Andhra octogenarian who weaves sarees with paddy straw
An octogenarian from Veerannapalem village in Andhra Pradesh's Prakasam district has mastered the art of weaving sarees from paddy straw. 'I use...
An octogenarian from Veerannapalem village in Andhra Pradesh's Prakasam district has mastered the art of weaving sarees from paddy straw.
"I use normal paddy straw to weave a saree. One saree takes nearly a year and half to produce," Movva Krishnamurthy told.
Originally hailing from Komarinenivaripalem village, the youngest in a family of five, Krishnamurthy studied only till standard 5 and dropped out from school to help the family in farming as they owned 20 cattle.
As part of their farming work, he came across ropes of various kinds that were deftly made by them, using gogunara, janapanara and others (plant straw materials).
Sometime around 1959, when Krishnamurthy was a teenager, two veterinarian doctors, Uma Maheshwar Rao and Ramachandra Reddy, visited his village and told him about competitions at a cattle show being organised by the state government in Veerannapalem.
"When they said that the competitions will have attractive prizes, I asked them if they would reward any workmanship by hand? They said they hadn't thought on those lines but if he produces something impressive, the judges may give him some reward," said Krishnamurthy.
By then, the teenager had already gained a reputation for making excellent ropes using gogunara and janapanara and went ahead weaving two towels with paddy straw.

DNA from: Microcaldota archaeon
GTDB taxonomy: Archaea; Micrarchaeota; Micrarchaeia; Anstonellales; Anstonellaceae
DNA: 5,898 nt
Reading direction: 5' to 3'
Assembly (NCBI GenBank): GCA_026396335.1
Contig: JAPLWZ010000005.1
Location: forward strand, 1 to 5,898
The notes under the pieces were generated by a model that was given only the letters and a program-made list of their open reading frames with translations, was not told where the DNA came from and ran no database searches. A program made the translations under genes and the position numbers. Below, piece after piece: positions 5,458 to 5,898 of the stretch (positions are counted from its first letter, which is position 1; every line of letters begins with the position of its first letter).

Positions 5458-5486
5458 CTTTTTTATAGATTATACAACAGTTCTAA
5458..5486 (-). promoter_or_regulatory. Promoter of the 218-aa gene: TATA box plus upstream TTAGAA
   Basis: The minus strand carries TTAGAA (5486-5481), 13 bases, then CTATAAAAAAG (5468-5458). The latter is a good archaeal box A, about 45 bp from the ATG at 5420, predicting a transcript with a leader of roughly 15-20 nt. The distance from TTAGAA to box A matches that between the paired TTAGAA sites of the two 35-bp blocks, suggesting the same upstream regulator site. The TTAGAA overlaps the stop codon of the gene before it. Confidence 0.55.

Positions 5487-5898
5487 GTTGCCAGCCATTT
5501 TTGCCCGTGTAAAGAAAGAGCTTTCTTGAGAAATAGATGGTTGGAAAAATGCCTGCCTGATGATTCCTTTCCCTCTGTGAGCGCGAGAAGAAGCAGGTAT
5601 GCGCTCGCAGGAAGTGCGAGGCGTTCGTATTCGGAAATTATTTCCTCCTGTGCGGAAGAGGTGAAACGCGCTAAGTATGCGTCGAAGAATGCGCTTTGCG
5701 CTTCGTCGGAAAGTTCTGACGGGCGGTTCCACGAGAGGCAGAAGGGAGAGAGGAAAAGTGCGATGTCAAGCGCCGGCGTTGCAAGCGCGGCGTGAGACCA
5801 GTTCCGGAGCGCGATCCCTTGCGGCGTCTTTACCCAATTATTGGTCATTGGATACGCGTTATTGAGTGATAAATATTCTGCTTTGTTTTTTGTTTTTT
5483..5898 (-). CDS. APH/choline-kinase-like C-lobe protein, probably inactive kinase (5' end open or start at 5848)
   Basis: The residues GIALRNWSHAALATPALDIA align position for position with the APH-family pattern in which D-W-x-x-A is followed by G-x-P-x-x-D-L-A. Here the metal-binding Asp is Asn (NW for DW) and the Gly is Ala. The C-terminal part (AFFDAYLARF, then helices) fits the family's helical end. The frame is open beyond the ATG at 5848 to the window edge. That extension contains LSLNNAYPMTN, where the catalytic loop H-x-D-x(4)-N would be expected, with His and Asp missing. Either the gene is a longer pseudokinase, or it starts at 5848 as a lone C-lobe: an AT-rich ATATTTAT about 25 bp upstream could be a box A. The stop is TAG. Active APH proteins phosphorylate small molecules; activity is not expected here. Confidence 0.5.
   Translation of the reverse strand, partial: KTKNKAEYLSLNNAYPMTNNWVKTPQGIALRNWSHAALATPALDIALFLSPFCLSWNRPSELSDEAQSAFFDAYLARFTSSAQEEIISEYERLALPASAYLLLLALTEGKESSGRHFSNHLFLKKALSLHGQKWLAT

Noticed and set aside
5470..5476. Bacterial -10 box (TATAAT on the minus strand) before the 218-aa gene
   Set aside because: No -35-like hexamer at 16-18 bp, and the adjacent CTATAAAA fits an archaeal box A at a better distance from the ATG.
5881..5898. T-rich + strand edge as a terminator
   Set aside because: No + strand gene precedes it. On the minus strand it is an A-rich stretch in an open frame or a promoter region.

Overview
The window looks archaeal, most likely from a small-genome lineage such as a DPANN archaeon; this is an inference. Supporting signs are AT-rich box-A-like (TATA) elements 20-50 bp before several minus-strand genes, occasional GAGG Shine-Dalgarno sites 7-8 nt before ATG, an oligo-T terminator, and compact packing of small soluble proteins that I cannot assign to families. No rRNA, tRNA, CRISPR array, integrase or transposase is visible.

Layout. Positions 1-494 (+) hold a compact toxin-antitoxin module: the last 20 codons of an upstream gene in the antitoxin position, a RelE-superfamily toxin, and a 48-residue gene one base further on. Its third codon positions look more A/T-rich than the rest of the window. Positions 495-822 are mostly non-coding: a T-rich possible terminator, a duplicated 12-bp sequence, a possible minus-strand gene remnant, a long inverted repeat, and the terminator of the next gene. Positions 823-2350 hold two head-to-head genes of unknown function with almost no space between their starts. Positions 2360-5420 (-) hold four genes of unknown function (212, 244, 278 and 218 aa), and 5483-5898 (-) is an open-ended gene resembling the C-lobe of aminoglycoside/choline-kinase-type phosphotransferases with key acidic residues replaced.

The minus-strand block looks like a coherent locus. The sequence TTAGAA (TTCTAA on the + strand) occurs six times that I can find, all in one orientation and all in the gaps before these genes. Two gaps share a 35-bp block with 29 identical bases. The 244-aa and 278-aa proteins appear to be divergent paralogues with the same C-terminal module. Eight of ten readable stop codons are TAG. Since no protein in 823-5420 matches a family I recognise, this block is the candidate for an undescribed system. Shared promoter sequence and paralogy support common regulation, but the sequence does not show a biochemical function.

Impressed by the paddy towels, the judges rewarded him with a prize and encouraged him to make farming tools or articles to compete in a state government animal husbandry event in Guntur.
Using metal, wood, coconut leaves, paddy straw and others, he made some farming tools and went to Guntur. Krishnamurthy's creations competed with another man's tools and implements from Tenali.
Finally, the Tenali challenger's towels weaved out of janapanara won the top prize while Krishnamurthy settled for the second spot.
"After that competition, I decided I would make better weaves and settle with paddy straw as the material. From then on, I used to showcase my paddy weaves at many competitions and won several top prizes," he said.
Krishnamurthy reminisced that he received an award from former chief minister N. T. Rama Rao in 1986 in the category of handicrafts.
Later, an organiser advised the farmer to make bigger weaves. Around 2005, Krishnamurthy thought bigger and weaved a full length saree, which earned him an award.
Krishnamurthy diversified into weaving a blouse and also a handbag and went on to win accolades at Bapatla agricultural college as well.
The farmer said his creations were also exhibited at Delhi and taken to the United States to be displayed at a museum.
"Not only useful for exhibitions, my sarees can also be worn," he says, clarifying that they would not be rough on the skin. He said Telugu Desam Party (TDP) leader and saree aficionado Nannapaneni Rajakumari wore his paddy saree once.
However, he said the paddy saree has to be dried in the shade after rinsing, adding that one his sarees was made more than 10 years ago.
"The farming tools and implements which I crafted have completed 60 years," said Krishnamurthy, even as he gives away some of them for exhibitions.
Currently, Krishnamurthy is busy weaving a paddy saree, blouse and a handbag for an image made out of rubber to be displayed at an upscale showroom.
Though it only costs around Rs 100 to make a saree, which requires some thread to secure the edges and straw is freely available at the haystack, patiently sitting for hours together to carefully shred the choicest fibre from the straw is the major challenge.
"Two gentlemen, one from Eluru and another from Krishna, came to me to learn the craft but gave up once they saw the drudgery of shredding the straw with a blade as only a small portion of the straw will be useful," he added.
Krishnamurthy was also approached by some educational institutions to teach the craft but ultimately nobody turned up.
Even his children and grandchildren did not show interest in this unique craft as they went ahead to pursue other professions.